First, there was Spygate. Then there was Deflategate Now, we’ve got Watchgate? Applegate? Take your pick.
Investigators for Major League Baseball have determined that the Boston Red Sox, who are in first place in the American League East and likely headed to the playoffs, executed a scheme to illicitly steal hand signals from opponents’ catchers in games against the second-place Yankees and other teams, according to several people briefed on the matter.
According to the report, Yankees general manager Brian Cashman filed a complaint more than two weeks ago, after the two teams played a series at Fenway Park. The Yankees provided video to MLB to back up their allegations.
“The Yankees, who had long been suspicious of the Red Sox stealing catchers’ signs in Fenway Park, contended the video showed a member of the Red Sox training staff looking at his Apple Watch in the dugout and then relaying a message to players, who may have then been able to use the information to know the type of pitch that was going to be thrown, according to the people familiar with the case.”
Not only did investigators agree with the Yankees, but they got the Red Sox to admit that such a scheme had been underway for weeks, though supposedly neither manager John Farrell nor GM Dave Dombrowski was aware of what was going on.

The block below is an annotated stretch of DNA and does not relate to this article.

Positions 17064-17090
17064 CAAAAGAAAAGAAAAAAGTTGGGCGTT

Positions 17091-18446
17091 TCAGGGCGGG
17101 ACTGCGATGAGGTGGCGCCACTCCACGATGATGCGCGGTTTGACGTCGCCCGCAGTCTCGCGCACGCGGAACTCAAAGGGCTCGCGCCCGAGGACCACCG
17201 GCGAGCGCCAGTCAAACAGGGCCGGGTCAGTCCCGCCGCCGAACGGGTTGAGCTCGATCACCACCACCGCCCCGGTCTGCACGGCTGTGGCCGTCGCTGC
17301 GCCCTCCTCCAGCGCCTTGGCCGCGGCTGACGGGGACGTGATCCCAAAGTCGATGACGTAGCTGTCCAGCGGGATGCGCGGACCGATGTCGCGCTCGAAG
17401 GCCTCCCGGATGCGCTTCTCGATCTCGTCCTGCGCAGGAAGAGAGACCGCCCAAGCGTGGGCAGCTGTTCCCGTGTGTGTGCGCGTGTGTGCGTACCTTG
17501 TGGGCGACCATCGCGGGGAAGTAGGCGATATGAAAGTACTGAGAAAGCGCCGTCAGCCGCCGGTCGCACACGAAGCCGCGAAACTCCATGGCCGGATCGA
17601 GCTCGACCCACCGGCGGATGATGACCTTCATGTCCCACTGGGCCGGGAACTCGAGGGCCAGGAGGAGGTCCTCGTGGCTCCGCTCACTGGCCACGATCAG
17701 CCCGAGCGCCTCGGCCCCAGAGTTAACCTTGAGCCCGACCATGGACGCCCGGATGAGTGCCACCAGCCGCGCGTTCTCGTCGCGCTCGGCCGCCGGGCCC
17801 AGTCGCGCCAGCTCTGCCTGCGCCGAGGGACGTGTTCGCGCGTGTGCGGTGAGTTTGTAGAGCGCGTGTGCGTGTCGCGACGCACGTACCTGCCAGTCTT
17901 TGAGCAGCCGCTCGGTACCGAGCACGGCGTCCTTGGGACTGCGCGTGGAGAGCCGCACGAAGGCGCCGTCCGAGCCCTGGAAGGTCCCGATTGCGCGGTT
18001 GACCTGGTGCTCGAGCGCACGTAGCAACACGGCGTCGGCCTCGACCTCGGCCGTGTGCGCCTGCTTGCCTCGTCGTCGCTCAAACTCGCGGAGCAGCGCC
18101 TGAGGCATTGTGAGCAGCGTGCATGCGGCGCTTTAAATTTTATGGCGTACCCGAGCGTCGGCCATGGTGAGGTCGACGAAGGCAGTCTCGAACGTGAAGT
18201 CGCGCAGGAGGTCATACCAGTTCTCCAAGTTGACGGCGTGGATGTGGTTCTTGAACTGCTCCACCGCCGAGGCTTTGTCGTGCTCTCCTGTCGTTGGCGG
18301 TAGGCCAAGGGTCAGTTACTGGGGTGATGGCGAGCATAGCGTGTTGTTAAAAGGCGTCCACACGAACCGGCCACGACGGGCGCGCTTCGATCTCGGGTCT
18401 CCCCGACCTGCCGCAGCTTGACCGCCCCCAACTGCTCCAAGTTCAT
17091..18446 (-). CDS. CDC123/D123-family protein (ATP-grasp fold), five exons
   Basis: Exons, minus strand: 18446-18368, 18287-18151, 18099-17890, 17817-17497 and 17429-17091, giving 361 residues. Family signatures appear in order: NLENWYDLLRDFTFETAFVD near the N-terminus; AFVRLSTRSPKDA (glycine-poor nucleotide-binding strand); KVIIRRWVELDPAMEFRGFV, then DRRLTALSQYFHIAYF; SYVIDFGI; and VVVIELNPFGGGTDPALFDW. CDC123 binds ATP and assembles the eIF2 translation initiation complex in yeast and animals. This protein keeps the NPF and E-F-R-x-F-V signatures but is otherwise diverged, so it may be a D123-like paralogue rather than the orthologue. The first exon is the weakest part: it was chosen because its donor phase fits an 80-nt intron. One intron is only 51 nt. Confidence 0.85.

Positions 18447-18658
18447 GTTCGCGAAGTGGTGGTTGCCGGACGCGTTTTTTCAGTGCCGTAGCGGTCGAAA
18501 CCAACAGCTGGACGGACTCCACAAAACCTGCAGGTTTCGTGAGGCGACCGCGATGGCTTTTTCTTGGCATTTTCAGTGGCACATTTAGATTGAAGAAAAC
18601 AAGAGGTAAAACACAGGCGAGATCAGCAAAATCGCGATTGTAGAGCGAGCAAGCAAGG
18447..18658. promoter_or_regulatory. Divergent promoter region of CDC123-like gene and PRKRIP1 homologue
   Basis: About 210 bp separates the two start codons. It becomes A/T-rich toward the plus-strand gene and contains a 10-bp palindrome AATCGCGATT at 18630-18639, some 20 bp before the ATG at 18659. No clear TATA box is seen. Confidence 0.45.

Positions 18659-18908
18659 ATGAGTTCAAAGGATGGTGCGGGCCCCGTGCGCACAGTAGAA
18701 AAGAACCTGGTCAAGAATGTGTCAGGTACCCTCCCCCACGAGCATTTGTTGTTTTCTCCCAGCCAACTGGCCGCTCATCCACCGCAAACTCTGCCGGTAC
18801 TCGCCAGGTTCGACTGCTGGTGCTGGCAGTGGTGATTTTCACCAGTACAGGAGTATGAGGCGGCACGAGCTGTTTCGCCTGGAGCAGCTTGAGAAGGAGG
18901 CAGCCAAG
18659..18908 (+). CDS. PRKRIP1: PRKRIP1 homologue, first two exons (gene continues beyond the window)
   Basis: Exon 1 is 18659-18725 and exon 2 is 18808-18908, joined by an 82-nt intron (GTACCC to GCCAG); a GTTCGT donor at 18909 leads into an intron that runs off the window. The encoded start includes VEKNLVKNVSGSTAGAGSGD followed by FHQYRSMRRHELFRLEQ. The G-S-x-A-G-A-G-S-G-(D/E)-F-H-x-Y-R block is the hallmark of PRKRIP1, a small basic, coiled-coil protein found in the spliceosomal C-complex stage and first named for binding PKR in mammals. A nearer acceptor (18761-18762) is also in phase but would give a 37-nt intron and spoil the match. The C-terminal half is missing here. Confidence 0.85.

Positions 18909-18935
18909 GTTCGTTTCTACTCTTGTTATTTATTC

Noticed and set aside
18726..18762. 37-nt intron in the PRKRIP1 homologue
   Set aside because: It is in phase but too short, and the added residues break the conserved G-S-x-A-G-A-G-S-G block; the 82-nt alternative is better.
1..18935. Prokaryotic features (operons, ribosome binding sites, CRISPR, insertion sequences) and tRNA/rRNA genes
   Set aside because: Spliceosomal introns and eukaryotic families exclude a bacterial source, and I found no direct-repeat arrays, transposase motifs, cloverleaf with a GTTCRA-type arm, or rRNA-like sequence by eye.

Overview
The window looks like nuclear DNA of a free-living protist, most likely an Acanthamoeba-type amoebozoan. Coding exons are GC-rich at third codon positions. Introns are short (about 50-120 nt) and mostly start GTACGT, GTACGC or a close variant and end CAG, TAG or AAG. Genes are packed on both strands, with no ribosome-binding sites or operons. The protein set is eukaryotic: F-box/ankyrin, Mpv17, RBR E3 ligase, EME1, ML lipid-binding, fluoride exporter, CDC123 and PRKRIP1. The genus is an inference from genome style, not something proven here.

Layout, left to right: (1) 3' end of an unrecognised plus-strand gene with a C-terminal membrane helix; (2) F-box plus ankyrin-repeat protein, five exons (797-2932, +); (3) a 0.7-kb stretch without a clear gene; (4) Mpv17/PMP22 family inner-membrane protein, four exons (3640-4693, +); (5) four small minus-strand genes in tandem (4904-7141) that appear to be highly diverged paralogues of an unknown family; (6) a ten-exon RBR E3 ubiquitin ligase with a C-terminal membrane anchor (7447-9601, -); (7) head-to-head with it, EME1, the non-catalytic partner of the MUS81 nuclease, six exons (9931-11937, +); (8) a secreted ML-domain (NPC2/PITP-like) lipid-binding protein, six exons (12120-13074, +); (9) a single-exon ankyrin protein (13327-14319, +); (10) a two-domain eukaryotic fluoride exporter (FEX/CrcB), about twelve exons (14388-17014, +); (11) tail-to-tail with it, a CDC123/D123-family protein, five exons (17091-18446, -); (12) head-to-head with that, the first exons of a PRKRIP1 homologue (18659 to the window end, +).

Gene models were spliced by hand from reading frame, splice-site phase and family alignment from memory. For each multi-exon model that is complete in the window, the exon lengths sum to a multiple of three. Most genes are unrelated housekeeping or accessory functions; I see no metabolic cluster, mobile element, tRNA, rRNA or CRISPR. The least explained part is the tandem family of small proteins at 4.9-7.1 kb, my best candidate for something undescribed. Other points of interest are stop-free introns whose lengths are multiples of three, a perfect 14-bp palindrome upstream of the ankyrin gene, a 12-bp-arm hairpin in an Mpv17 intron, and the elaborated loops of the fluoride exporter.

Schmidt provided an example of how these tactics may have benefited Boston.
“In the first game of the series in question, the first time the Red Sox got a runner on second was Xander Bogaerts, in the second inning. Rafael Devers promptly hit a home run, giving the Red Sox a 2-0 lead. The Red Sox went 5-for-8 in the first game when they had a man on second.”
With this news coming out, it may make Yankee fans wonder, did Devers know exactly what pitch was coming in that game? What about when he hit his devastating homer off of Aroldis Chapman at Yankee Stadium in mid-August?
Is the reason that the Sox are in first place because of their underhanded actions? We may never know. As you’d expect, the Red Sox have decided to point fingers at the Yankees, claiming that the Yanks have dedicated a YES Network camera to do nothing but steal signs from opposing catchers.
We’ll see if anything comes from those allegations.
The severity of their punishment, or if there will be any punishment is unknown at the moment, but two things are clear: All parties involved should keep a close eye on this sticky situation, and New England sports teams believe they’re above the rules of the game.